Managing Two Worlds Together: city hospital care for country Aboriginal people
2015 PHC Research Conference: Paper abstract
Aims & rationale
The aim of the study was to develop, refine and evaluate a set of Aboriginal patient journey mapping tools for use in health care and education. The rationale was that existing tools could be adapted and tested to enable staff to map Aboriginal patient journeys across a range of health care and geographic settings.
The Managing Two Worlds Together research team worked with Aboriginal and non-Aboriginal clinical, education and support staff (co-researchers) in cardiac, renal, midwifery, city and rural and remote sites in South Australia and the Northern Territory to map patient journeys. Staff were supported to modify and adapt the tools to more accurately record the perspectives and priorities of local patients, family members, staff and health care units. Gaps in care were identified, and strategies and actions plans devised. Each patient journey was written into a case study.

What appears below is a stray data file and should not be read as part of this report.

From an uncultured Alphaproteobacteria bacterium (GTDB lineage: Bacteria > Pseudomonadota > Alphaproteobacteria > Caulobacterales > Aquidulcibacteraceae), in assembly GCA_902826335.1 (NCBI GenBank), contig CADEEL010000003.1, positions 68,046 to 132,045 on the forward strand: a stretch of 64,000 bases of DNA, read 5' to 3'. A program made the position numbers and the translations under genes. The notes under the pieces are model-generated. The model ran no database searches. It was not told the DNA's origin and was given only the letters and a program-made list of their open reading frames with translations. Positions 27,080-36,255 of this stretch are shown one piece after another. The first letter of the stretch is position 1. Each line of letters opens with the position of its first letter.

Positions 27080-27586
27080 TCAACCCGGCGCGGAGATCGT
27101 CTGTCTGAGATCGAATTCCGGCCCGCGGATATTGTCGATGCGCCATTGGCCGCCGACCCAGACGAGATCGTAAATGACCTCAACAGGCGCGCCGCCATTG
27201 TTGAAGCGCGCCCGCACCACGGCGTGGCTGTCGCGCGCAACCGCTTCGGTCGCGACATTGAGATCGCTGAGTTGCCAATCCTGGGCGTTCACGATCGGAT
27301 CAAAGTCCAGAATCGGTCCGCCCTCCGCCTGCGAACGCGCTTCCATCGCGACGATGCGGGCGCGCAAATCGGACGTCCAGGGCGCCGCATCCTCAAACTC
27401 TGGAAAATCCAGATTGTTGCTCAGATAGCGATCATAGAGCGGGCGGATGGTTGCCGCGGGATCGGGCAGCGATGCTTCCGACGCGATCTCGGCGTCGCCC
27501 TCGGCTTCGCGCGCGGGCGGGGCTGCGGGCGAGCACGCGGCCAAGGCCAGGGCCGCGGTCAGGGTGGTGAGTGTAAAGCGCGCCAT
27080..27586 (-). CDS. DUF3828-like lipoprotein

Using tools to map the entire patient journey and journey experience in a structured and organised way enabled critical steps, gaps and responses to be highlighted, thus providing a focus for targeted action by health care providers and educators. In particular, specific communication, coordination and collaboration gaps were identified, requiring both localised, and system wide responses.
Relevance to policy, research and/or practice needs
A set of tools that consist of central core elements, with flexible adaptations for specific sites, is highly applicable for a range of settings and uses. These tools can become a communication tool for staff to identify issues and also be adapted for use by students, managers and policy makers.
10:15am Friday 31 July 2015, Adelaide Convention Centre - Riverbank 6
Kelly J, Dwyer J, Pekarsky B, Mackean T, O'Donnell K, Willis E. (2015). Managing Two Worlds Together: city hospital care for country Aboriginal people. In: 2015 Primary Health Care Research Conference: Program & Abstracts. Primary Health Care Research and Information Service, Australia. phcris.org.au/conference/abstract/8265
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